Pemex’s U.S. refinery bet in Texas hinges on expertise transfer
Before Petroleos Mexicanos (Pemex) surprised the oil industry last week with plans to take full control of a refinery in Texas, an internal assessment by the Mexican state oil company had concluded it lacked expertise in the refining business.
Pemex’s (PEMX.UL) domestic refining operations have long racked up losses, and the 2019 internal assessment seen by Reuters found the state oil group had failed to take advantage of its nearly three-decade partnership with Royal Dutch Shell (RDSa.L) in the profitable Deer Park refinery in Texas.
Knowledge that could have been useful to Mexico’s six domestic refineries had not been effectively transferred from Deer Park, the report found.
Absorbing that technology and expertise now, analysts say, holds the key to the success of Pemex’s $596 million deal last week to acquire Shell’s Deer Park stake.
“Owning the steel does not give the advantage, it’s the skill that comes with it,” said George Baker, a Houston-based consultant and publisher of Mexico Energy Intelligence.
Pemex did not reply to requests for comment and the company has not detailed what new expertise it will receive from the deal, nor how it would be used.
Still, a Pemex source said Deer Park would be a benchmark of efficiency and good practices for its Mexican refineries.
“It will make a great contribution to process knowledge and operational planning,” the source said.
When Pemex launched the Deer Park tie-up with Shell 28 years ago, transferring expertise was one of the main objectives, said two former Pemex specialists who worked on the venture.
Shell and Pemex had no formal agreement in the past to bring Pemex managers to Deer Park for training that anyone at Shell could recall, said Shell spokesman Curtis Smith.
There will be opportunities in future because the Shell managers now running the Deer Park refining operations are being transferred with the new ownership, Smith said.
“Everyone with a designated role has been asked to stay,” he added. Refinery employees were informed of the transfers the day the deal was announced, he added.
The 2019 assessment also raised concerns over other aspects of the partnership, including how profits are reinvested to allow Deer Park to process a wider range of crudes – not just Mexico’s heavy sour Maya – rather than returned to the owners.
A separate memo seen by Reuters linked to the assessment, marked for the attention of Pemex CEO Octavio Romero, raised the question of whether the government should drop the partnership altogether given the lack of knowledge transfer.
Romero’s office did not reply to a request for comment.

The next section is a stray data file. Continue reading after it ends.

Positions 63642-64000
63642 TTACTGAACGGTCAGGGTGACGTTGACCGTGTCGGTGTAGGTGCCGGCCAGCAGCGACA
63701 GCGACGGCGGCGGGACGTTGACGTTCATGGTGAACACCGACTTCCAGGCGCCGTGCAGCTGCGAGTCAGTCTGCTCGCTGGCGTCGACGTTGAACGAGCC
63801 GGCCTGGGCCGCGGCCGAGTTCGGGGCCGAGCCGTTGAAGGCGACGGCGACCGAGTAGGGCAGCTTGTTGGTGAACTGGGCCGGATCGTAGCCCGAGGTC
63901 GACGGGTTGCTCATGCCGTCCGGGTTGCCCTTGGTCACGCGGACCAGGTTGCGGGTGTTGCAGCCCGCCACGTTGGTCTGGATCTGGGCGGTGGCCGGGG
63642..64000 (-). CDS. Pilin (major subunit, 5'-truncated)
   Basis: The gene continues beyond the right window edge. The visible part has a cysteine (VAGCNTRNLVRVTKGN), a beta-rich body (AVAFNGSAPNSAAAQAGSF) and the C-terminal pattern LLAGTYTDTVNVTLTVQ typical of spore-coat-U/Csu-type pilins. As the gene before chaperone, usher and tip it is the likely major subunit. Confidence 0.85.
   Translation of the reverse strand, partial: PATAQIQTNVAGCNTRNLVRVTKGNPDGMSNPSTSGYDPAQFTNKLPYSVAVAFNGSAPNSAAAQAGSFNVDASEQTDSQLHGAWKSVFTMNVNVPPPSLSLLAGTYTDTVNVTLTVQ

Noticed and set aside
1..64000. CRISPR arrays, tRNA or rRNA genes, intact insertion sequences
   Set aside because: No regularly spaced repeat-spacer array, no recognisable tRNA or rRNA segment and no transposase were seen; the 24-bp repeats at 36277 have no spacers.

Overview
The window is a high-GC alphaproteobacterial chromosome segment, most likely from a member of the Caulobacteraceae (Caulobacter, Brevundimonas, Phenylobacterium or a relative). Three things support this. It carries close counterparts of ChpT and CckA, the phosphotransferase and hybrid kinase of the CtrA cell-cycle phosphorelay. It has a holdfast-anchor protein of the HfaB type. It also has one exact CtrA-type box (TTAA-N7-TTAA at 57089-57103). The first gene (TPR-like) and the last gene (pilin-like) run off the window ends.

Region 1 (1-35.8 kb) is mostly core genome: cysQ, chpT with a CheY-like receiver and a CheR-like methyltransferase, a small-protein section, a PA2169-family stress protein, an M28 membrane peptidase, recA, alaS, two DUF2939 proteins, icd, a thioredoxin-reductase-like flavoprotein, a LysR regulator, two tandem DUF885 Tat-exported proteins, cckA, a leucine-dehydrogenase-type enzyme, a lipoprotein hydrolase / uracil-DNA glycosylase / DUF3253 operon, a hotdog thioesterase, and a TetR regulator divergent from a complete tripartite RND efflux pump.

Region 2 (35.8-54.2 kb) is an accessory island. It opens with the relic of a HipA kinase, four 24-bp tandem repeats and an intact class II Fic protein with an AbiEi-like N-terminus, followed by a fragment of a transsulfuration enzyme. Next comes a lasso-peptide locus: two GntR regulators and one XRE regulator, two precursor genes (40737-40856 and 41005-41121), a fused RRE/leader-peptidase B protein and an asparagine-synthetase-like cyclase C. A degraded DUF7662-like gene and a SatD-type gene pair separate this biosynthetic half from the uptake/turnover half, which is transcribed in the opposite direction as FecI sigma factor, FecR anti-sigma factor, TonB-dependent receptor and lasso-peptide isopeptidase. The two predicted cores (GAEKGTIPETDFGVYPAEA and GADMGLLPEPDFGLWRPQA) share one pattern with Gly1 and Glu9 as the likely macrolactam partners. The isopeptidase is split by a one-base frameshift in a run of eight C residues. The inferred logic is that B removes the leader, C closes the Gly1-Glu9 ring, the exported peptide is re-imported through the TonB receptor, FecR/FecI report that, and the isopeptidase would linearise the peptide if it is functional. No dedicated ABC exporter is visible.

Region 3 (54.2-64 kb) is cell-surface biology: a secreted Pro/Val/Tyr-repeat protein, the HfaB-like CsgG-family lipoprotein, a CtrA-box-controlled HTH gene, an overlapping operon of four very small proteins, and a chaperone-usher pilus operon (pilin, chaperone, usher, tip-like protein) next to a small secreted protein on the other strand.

Successive Mexican governments have extracted large dividends from Pemex to fund state spending, while underinvesting in its core energy business, analysts say.
President Andres Manuel Lopez Obrador has staked his reputation on reviving the heavily-indebted Pemex, and says the Deer Park deal will help make Mexico self-sufficient in fuels.
He wants to lift output at domestic refineries and is building a new plant in his home state of Tabasco.
A person with direct knowledge of the acquisition said Pemex should already have had considerable access to the specialist know-how at Deer Park. But that expertise has yet to make an impact on Pemex’s domestic operations, the source added.
Moreover, implementing the transfer of technology, intellectual property or knowledge would be challenging because of differences in how Mexican refineries are run, the source said.
Deer Park has been upgraded to meet U.S. regulations, international quality standards and controls over emissions.
Mexico’s newest refinery was inaugurated in 1979. Planned modernizations of the plants are pending.
Two U.S. sources familiar with Deer Park’s operations said they understood little will change there, and that key workers will teach Pemex best practices in running a refinery.
“There’ll be no change in the way we work there,” the Pemex source said. “If anything, improvements will be sought.”
Last year, Pemex’s refining margins fell again, to an average of $0.76 per barrel. And 46% of its 481 billion peso ($24 billion) annual loss was due to its industrial transformation unit, which controls refineries.
Still, average refining margins turned positive in the second half of 2020. Pemex said the improvement was due to lower crude prices and a better performance at its refining arm.
Only a fraction of heavy Maya crude produced by Pemex can be processed at its domestic refineries; the heavier the crude, the harder it is to convert into fuels like gasoline and diesel.
Even at low utilization rates, the six refineries produce a lot of residual fuel which is difficult to use or export. Last year they operated at just 36.9% of capacity, although in the first quarter of 2021 that reached 44.5%, official data show.
By comparison, Deer Park, which processes up to 340,000 barrels per day of oil into gasoline and diesel, ran at 78.5% of capacity in 2020. This was just below the 78.9% average for U.S. refineries, U.S. Energy Information Administration data show.
Two former Pemex officials who worked on the Deer Park partnership said transferring knowledge south from the United States was a longstanding issue.
“The problem was always Pemex,” said a former Pemex refining executive, who worked for several years on the Shell tie-up. “We would send people to Deer Park and when they returned, Pemex couldn’t implement what they had learnt.”
($1 = 19.9390 Mexican pesos)